Because the area is a protected riparian zone, the remaining debris and logs may have been left there intentionally, as an important component to the ecosystem. Nearby dead trunks that will not reach the Bridge when they fall also remain, as well as many other larger dead box elders several yards upstream.

For now, the Felton Covered Bridge is reasonably safe from falling trees.

We can only hope it stays that way.

Environmentalism has a way of complicating things.

Environmentalism should be more concerned with prioritizing the natural ecosystem than preserving vegetation that is interfering with it. Much of the exotic (non-native) underbrush and even a few exotic trees should be eliminated to allow at least some of the displaced native vegetation to recover. Where necessary and appropriate, environmentalism must also make accommodations for safety within an innately hazardous natural setting that happens to be very accessible to the public. More of the dead box elders should be removed or at least cut down to reduce the risk of falling limbs to those visiting the adjacent Felton Covered Bridge Park.

Preservation of assets like the historic Felton Covered Bridge is also important. Trees that are likely to damage the bridge should not be salvaged merely because they are within the protected riparian zone. Because the Felton Covered Bridge is such a landmark for tourists, the view of the Bridge is an important asset as well. Vegetation that would obscure this view should therefore be managed, so that it does not eventually obscure the view as it regenerates within the area vacated by the now absent box elders. There is nothing unnatural about open spaces. Old photographs demonstrate how visible the Felton Covered Bridge had been in the past, and how the flood of 1982 eliminated much of the obscuring vegetation within the riparian zone in a very natural way.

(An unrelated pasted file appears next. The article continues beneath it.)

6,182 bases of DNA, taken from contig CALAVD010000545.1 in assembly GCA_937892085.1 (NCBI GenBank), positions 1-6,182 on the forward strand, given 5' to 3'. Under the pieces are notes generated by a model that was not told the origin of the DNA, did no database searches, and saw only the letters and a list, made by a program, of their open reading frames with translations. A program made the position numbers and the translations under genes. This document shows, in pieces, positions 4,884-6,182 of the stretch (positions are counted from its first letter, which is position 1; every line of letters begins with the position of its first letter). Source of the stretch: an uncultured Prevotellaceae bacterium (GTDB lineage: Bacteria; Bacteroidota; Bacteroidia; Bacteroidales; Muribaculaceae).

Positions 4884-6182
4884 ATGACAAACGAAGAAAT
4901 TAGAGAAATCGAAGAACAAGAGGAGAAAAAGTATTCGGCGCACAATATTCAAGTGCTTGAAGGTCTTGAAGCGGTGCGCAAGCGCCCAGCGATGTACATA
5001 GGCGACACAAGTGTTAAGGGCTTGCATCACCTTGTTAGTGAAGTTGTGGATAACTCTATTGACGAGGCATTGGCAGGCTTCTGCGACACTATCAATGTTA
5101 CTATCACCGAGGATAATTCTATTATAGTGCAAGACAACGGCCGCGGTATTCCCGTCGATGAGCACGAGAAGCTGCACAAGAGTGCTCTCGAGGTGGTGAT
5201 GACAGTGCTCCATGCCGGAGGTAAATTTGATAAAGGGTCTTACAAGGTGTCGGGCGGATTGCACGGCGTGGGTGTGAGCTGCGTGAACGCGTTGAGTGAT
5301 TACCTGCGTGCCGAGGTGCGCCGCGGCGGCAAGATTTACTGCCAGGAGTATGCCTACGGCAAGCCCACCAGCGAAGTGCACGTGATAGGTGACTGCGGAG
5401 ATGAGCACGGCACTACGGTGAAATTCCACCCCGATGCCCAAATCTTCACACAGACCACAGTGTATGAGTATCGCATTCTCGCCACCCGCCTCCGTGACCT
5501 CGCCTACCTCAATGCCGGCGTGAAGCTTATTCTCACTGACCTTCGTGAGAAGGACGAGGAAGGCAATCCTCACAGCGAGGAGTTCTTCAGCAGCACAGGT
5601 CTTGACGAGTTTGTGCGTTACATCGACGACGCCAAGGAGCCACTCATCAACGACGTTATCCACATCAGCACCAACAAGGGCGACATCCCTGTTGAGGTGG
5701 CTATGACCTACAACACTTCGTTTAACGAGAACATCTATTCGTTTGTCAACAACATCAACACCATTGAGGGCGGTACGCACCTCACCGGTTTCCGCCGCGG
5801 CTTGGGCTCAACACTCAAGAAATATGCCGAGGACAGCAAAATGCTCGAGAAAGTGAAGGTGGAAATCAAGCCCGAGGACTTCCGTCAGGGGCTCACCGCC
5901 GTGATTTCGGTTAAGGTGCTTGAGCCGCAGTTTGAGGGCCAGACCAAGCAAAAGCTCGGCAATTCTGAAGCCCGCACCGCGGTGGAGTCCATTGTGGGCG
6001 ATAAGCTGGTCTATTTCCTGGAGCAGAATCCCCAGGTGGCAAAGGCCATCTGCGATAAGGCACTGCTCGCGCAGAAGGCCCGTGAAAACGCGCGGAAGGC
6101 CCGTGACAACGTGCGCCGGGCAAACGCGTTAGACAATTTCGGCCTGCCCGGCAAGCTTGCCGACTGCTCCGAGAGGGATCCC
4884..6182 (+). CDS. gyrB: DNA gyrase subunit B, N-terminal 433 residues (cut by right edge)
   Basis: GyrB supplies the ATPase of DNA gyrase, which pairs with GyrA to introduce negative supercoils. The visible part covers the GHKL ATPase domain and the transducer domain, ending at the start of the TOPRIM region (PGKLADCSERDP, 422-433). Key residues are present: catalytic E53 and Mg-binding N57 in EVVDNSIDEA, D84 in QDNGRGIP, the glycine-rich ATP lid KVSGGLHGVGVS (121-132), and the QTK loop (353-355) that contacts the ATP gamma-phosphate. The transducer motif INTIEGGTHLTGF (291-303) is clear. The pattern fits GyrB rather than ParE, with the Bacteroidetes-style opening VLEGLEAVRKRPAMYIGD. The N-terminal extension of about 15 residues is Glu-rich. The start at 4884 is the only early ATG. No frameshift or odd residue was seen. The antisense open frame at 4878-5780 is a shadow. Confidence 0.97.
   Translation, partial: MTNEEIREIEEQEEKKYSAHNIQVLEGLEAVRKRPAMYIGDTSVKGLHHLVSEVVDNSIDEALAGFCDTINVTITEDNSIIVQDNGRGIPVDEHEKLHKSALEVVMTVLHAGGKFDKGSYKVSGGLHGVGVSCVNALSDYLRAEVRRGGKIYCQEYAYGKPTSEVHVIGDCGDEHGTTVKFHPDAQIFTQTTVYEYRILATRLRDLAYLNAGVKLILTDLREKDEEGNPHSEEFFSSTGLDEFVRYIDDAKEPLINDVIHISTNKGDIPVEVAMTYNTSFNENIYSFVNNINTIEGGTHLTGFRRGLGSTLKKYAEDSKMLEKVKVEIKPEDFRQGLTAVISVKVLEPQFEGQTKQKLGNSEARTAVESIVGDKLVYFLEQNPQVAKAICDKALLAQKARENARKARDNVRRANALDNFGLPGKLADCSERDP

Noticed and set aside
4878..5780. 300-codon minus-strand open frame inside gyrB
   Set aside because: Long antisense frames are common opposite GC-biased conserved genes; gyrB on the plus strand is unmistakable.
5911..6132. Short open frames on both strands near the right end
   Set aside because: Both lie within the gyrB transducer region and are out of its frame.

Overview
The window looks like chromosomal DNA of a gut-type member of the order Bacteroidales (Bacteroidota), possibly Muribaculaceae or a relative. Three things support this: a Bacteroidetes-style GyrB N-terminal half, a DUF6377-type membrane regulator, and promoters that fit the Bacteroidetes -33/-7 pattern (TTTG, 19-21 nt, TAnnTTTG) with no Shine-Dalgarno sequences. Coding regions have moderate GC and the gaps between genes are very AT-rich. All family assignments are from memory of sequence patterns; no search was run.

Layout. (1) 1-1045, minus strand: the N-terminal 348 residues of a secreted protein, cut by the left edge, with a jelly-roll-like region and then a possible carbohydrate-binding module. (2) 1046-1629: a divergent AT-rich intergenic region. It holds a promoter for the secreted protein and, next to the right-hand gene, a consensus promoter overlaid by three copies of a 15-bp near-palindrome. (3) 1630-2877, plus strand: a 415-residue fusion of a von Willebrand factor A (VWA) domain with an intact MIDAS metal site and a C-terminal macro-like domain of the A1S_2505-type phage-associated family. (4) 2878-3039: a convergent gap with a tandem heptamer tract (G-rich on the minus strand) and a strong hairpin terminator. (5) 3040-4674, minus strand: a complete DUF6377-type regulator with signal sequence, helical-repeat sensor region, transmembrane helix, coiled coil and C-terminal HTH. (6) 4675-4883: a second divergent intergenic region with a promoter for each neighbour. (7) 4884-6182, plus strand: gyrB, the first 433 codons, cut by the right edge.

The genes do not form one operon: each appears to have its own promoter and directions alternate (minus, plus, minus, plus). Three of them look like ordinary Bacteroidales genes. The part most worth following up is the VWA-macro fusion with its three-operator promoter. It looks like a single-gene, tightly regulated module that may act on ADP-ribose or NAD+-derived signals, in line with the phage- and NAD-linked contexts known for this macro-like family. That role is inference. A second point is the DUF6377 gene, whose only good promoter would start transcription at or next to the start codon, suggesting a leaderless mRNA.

In many situations, planting new trees to replace those that are now gone is actually more unnatural than natural. It certainly does not contribute to the efficiency of a natural ecosystem. The installation of new sycamores, coast lives oaks and bay trees adjacent to the nearby Graham Hill Road Bridge are superfluous to new tree seedlings that appeared naturally in the area vacated by fallen box elders. They were planted with soil amendment, fertilizer and a synthetic polymer gel to retain moisture, and then protected from deer with stakes and mesh cages. They require unnatural supplemental irrigation until they get established, and are so close to each other and other trees, that they will become an unnaturally crowded thicket as they mature. There is nothing natural about such installations!

Nor are such installations inexpensive! They require resources that could be more responsibly allocated to more practical projects.

Environmentalism is another one of those very important concepts that has been compromised by extremism.P80112+++04


P80113My little planter box downtown that I wrote about last week and earlier must be the weirdest garden that I have ever tended to. ( https://tonytomeo.wordpress.com/2017/11/04/my-tiny-downtown-garden/ ) I certainly enjoy it. There are not many horticultural problems that can not be remedied by simply removing plants that should not be out there anyway. The weirdness though is just . . . weird . . . and unique to the situation of a tiny garden in such a public space.